BREAKING NEWS: Done!! President signed bill!
June 30th is a good time to take a pause an assessment of where we are…call it a reflection:
The Tax Credit is gone.
Although we are likely to see an extension of the closing portion of the credit, there looks to be no new beneficiaries of this program. Years from now, we will look back and see if it truly had its intended impact. But, for now, as I see the last of our June 30th closings convene, I can’t help but believe the incentive DID help. It may not have “created transactions” or it may have merely “shifted the normal flow of transactions to happen sooner than they might otherwise have occurred”, but I believe the $6500-$8000 that most people received will have a big impact on the economy. Our new homeowners are likely to spend the money on furniture, plasma televisions, home improvements, etc……and that impact alone makes the program worthwhile. (Without the tax credit in place the government would not likely have spent the money so effectively in helping the economy.)
The fall of home prices has slowed.
I personally believe that this pause in declining home prices has given too many a false sense of security that the worst is over. I can easily see another 10% drop in prices for two reasons….higher interest rates and increased supply (that Shadow Inventory wave is still coming and there are more Short Sales being approved everyday).
Rates are still low….historically low.
The fall of the Greek and European economies has kept foreign investors in the US bond buying mood. It will be interesting to see what happens in 60-90 days when all these loans we just closed (pre-June 30th) come to the market. I am not sure how big the appetite will be for all those 30 year loans under 5%. If the demand isn’t there for all of it at once, bond traders are likely to offer higher yields in the future (that means higher rates on loans closing at the end of the summer and fall). Meanwhile, loan officers can rejoice in another mini-refi boom and agents can show buyers why it still is a great time to buy a home.
Investment Property purchases are poised to increase.
As prices have come down and rates have co-operated, there is opportunity for those who believe in real estate as a long term investment strategy because you can cash flow many properties now (that’s where the rental income at least will cover the mortgage payment). I look forward to seeing the savvy real estate agent and loan officer building the educational tools and property management support systems to make it happen.
A continued thinning of the herd.
We have been addressing some of the more questionable reasons people give for not buying a house each Wednesday. Two weeks ago, we covered Dumb Reason #1: Real Estate is no longer a good investment. Last week, we covered Dumb Reason #2: Renters are happier than homeowners.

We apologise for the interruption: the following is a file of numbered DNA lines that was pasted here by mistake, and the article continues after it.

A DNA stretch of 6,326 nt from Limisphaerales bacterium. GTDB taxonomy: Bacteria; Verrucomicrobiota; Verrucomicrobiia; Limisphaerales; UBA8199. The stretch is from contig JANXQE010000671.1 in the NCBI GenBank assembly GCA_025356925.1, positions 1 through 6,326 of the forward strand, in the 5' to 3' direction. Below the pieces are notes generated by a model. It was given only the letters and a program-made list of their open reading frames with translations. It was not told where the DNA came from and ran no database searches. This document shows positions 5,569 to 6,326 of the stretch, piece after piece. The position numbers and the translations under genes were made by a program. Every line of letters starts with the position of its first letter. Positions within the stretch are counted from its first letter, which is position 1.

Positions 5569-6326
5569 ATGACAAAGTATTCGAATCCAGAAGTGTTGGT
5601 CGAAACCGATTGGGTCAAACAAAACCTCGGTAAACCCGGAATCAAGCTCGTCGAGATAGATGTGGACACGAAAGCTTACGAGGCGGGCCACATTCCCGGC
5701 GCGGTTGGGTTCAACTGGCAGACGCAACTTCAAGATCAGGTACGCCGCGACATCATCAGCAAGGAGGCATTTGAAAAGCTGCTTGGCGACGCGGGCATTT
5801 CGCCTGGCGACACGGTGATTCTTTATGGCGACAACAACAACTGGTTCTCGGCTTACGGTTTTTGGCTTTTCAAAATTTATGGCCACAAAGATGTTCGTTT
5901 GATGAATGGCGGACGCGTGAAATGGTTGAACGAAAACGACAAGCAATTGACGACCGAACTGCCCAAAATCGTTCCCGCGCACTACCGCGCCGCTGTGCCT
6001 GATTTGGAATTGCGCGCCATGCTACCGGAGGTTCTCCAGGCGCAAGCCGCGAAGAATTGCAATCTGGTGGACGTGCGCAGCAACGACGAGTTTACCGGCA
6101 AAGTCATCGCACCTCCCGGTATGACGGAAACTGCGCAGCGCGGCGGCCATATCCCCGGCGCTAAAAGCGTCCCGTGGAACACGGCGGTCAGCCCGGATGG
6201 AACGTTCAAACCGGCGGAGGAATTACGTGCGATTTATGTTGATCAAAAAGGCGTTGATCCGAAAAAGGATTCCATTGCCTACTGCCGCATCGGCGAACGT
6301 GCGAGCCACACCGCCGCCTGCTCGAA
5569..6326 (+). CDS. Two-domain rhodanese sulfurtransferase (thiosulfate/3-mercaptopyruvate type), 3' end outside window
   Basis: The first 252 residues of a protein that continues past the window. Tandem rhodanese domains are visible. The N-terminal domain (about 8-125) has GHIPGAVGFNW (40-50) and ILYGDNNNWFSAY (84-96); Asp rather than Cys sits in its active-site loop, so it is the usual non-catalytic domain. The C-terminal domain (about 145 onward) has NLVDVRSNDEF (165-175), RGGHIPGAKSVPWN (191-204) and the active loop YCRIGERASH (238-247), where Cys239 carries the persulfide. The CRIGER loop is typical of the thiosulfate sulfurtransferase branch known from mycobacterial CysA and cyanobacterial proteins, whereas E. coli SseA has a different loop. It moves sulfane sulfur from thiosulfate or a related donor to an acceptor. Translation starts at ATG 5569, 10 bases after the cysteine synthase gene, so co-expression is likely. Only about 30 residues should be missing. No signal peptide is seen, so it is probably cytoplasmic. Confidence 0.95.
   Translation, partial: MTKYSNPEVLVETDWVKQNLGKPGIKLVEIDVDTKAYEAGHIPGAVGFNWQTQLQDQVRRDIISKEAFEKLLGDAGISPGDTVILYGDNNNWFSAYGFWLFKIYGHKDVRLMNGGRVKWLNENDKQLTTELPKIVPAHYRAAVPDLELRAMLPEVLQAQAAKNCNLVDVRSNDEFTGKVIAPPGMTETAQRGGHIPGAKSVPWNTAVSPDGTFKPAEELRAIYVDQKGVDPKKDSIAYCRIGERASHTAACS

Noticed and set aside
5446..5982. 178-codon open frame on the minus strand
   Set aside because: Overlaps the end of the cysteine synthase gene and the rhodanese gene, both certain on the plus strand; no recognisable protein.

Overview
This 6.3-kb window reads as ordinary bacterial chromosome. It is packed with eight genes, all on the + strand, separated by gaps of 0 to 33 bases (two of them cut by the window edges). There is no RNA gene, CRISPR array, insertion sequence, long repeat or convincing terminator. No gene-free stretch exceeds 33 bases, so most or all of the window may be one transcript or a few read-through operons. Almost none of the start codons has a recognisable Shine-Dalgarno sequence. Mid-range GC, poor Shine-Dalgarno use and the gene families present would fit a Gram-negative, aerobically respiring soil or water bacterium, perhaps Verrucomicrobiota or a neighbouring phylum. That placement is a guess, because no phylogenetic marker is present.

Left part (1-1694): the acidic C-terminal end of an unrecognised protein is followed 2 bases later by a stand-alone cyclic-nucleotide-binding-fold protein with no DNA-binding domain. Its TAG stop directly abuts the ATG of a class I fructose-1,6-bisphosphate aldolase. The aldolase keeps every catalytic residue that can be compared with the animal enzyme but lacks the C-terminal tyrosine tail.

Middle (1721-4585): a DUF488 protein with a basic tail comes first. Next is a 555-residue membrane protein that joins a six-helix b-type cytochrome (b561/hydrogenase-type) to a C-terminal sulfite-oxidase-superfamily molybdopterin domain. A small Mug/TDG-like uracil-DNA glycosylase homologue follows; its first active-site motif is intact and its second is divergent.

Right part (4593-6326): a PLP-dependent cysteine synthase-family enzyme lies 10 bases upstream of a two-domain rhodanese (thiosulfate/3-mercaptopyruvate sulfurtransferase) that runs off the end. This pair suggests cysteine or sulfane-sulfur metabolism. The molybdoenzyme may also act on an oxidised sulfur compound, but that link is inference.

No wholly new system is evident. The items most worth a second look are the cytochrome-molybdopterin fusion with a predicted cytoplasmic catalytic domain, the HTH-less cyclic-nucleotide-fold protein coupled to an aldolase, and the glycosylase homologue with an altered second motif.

We will cover the third reason today: Dumb Reason #3: Limited mobility is harmful to the country.
This is an interesting concept brought up often today because of the unemployment numbers. It seems some believe that a major reason people cannot find a job is because they are locked into living in a home they cannot sell.
Richard Florida is director of the Martin Prosperity Institute at the University of Toronto. In his essay for the Journal, Homeownership Is Overrated, he says:
Homeownership certainly contributed significantly to the golden era of American prosperity that began after World War II and continued into the 1990s, fueling demand for the cars and appliances that were rolling off assembly lines. But the foundation of our economy no longer lies in manufacturing, which created stable populations of workers committed to their jobs and communities for life. Today’s idea-driven economy requires a more mobile work force that can seize opportunities wherever and whenever they arise.
Owning a home may actually be a drawback given the economic flexibility required to power long-lasting recovery.
Though there is truth to Mr. Florida’s statement, we must never allow homeownership to be looked at only through the prism of an economy. It means so much more than that.
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There is a growing trend in this country of people walking away from their mortgage obligations. The definition of a ‘walk away’ borrower is one who has the financial means to continue to make their mortgage payment but decides not to. This situation is also called strategic default.
The incidence of people taking this path is growing dramatically. A study done by The Chicago Booth/Kellogg School Financial Trust Index reported:
The number of homeowners willing to default when the value of a mortgage exceeds the value of their house, even if they can afford to pay their mortgage, dramatically increased compared to just a year ago. The percentage of foreclosures that were perceived to be strategic was 31 percent in March 2010, compared to 22 percent in March 2009.
In a news release announcing the report Paola Sapienza, professor of finance at the Kellogg School of Management at Northwestern University and co-author of the report said:
“With more and more homeowners believing that lenders are failing to pursue those who default on their mortgages, there is a risk that a growing number of homeowners will walk away from their homes even if they can afford monthly payments.”
Strategically defaulting on your mortgage has been supported by many main stream players such as a law professor at the University of Arizona, the New York Times and the Wall Street Journal which said in a blog post that:
Whether we like it or not, walking away from debts is as American as apple pie.